If anything, the Singularity promises to bring as much rupture as it does rapture.  As technological evolution continues to accelerate, our identities, ideals, and values struggle to keep pace, increasing the gap between the hardware of technology and the software of consciousness and culture.  Make no mistake: if it is to truly become the denouement of human evolution, a jumping-off point for an entirely new conception of human existence, the technological Singularity must be accompanied by a cultural Singularity and a conscious Singularity—a Singularity of “I”, a Singularity of “we”, and a Singularity of “it”.  Otherwise it will not be a Singularity at all, but a world-devouring monster at the end of history, threatening to send evolution in this tiny corner of the galaxy back thousands, if not millions of years.

Fortunately, we do see an analog to the technological Singularity occurring within consciousness and culture.  Just as Moore’s Law predicts that each successive technological innovation will take less and less time to emerge, we can actually see the same happening with cultural worldviews.  For example, we can estimate a couple hundred thousand years of tribal cultures, ten thousand years of warlord cultures, a few thousand years of mythic traditional cultures, five hundred years of rational industrial cultures, and just over 50 years of pluralistic informational cultures, each new stage taking only a fraction of the time to emerge as the previous stage.  We are now seeing a new stage of culture and consciousness beginning to emerge—a markedly Integral stage, capable of viewing the world through a meta-paradigmatic and multi-perspectival lens, holding all the world’s knowledge, wisdom, and insight as a single living jewel.  And as more and more Integral individuals come together, a powerful cultural force begins to sweep across the planet—one that is inherently more whole, more balanced, and more capable than anything the world has ever seen.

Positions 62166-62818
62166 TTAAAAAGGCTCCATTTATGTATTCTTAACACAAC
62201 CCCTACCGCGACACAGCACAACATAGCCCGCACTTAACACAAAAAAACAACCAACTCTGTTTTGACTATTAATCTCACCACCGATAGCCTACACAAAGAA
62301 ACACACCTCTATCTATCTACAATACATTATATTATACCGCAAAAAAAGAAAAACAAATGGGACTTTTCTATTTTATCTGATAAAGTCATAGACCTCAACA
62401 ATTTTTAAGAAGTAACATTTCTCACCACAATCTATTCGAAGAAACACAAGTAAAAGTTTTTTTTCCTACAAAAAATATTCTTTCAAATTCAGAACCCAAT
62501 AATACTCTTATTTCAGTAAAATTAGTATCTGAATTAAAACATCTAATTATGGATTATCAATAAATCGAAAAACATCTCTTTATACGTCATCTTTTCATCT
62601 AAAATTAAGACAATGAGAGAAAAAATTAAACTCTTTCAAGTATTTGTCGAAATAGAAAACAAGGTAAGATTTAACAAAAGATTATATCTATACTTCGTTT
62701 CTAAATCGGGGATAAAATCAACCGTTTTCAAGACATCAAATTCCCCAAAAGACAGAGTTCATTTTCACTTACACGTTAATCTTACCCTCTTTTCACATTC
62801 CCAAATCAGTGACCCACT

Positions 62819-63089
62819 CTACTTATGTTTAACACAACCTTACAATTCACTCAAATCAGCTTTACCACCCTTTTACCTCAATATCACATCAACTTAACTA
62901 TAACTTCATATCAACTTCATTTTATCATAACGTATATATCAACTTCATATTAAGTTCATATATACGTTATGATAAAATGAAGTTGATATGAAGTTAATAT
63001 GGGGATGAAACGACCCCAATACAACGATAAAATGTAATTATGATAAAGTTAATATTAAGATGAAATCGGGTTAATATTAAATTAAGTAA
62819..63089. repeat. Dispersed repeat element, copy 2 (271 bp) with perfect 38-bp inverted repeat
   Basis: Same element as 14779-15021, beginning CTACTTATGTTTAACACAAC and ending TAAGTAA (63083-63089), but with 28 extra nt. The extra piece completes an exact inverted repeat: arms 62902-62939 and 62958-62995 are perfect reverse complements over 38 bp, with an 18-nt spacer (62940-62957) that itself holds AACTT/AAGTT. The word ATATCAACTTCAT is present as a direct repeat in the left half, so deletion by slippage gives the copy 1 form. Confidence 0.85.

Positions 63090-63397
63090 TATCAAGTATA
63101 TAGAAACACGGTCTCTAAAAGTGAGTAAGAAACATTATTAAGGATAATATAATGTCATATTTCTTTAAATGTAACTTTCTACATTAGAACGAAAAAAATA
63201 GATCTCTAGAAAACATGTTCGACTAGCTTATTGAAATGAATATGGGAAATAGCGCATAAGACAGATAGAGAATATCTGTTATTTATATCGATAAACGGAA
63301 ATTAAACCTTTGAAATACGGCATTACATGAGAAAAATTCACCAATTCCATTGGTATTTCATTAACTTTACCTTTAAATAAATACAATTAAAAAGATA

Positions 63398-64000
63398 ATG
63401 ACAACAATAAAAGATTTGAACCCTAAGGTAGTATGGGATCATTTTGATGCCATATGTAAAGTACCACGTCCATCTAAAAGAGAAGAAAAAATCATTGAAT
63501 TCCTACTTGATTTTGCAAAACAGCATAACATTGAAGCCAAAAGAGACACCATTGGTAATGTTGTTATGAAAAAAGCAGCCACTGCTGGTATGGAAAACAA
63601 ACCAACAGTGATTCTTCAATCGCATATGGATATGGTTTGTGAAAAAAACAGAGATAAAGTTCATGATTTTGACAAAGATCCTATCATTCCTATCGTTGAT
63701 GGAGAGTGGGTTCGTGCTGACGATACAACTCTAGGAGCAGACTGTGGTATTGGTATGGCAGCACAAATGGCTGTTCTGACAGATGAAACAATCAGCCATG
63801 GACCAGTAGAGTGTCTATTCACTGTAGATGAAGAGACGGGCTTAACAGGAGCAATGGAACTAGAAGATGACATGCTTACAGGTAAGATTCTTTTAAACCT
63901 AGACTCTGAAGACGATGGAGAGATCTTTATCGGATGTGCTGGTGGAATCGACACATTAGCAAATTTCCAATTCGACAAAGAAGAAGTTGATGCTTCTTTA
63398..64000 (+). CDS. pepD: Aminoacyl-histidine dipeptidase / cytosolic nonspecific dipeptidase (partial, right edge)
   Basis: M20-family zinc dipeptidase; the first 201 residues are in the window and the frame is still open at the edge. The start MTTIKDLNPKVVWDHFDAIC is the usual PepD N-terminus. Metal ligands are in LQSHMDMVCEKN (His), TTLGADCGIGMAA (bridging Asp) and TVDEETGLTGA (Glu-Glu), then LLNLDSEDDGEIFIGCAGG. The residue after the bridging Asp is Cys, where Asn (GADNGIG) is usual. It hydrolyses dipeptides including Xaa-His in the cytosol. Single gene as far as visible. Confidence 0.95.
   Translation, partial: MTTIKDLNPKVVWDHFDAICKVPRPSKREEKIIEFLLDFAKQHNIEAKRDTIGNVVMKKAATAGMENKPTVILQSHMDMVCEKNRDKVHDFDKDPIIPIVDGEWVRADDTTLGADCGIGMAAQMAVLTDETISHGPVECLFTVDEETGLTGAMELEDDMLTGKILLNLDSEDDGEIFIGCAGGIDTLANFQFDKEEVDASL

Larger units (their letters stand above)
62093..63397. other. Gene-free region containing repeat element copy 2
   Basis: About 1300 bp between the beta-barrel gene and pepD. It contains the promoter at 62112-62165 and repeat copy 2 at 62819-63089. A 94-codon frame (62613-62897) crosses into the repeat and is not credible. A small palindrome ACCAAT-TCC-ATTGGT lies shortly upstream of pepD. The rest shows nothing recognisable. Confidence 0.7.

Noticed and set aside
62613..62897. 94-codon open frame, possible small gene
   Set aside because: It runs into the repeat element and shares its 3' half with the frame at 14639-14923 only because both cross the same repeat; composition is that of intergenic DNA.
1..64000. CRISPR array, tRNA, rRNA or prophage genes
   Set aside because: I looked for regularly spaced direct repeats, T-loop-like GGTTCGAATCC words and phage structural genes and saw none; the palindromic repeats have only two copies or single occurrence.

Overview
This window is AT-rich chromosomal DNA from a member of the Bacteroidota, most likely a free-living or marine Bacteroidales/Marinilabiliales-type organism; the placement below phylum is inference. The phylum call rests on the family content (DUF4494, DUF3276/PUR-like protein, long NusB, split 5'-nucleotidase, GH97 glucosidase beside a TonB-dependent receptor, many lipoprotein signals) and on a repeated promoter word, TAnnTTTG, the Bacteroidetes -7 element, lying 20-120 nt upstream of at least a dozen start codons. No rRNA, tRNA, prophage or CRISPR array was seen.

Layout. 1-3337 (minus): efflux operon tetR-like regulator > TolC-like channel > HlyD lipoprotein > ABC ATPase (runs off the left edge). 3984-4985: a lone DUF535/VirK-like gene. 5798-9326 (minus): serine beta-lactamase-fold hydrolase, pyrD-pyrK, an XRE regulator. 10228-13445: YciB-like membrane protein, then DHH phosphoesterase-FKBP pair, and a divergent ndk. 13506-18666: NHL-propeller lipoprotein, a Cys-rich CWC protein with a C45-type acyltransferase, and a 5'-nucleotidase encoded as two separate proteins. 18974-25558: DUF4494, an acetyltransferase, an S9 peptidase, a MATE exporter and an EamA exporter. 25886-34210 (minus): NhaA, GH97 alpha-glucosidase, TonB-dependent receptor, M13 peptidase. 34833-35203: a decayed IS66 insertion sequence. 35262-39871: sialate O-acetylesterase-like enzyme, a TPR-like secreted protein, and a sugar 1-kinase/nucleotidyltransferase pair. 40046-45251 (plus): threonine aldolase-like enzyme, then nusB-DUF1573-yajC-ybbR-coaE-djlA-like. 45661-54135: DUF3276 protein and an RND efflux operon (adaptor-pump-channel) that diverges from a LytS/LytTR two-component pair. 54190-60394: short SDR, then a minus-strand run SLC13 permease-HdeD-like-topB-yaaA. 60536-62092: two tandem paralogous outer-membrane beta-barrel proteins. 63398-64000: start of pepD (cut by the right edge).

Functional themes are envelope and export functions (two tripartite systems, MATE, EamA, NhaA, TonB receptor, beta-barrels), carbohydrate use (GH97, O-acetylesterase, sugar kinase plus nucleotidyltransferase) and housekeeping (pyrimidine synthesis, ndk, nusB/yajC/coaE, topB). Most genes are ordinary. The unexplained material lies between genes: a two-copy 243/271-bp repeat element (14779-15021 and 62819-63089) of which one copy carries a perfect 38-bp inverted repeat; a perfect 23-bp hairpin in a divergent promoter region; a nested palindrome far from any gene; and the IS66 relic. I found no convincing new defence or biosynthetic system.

And to the extent that you are even vaguely interested in conversations like these, you are actually enacting and participating with the Singularity, at least in its conscious dimension. Today’s Integral pioneers are the living ancestors of tomorrow’s post-humans, standing in the convergence of all that is Beautiful, Good, and True.  You are the Singularity, every breath rippling out to the edge of our shared future, echoing back as tomorrow’s possibilities.

Originally published on Integral Life – The Singularity: Rupture or Rapture? (w/ Moses Silbiger and Ken Wilber)

The Beginning is the End is the Beginning: God and Evolution

July 21, 2009 3 comments

panentheismIn the beginning, there is nothing.  There is nothing at all.  There are no stars, no moon, no mountains or ocean or sky.  There isn’t even nothingness, not even the absence of absence.  There is only pure reality—infinite, boundless, and silent.  There is only pure unobstructed Awareness.

Resting in the eternal stillness, Spirit is complete, fulfilled, lacking nothing at all, for there is nothing to lack.  Resting as the eternal stillness, Spirit is infinitely All-One, infinitely alone.

A tiny point of light, impossibly bright, pierces through the Void.  It is barely a pinprick, a pixel of light that somehow contains all space, all time, and all possibility.  Here, in the heart of the Void, Spirit exhales.  A universe is being born.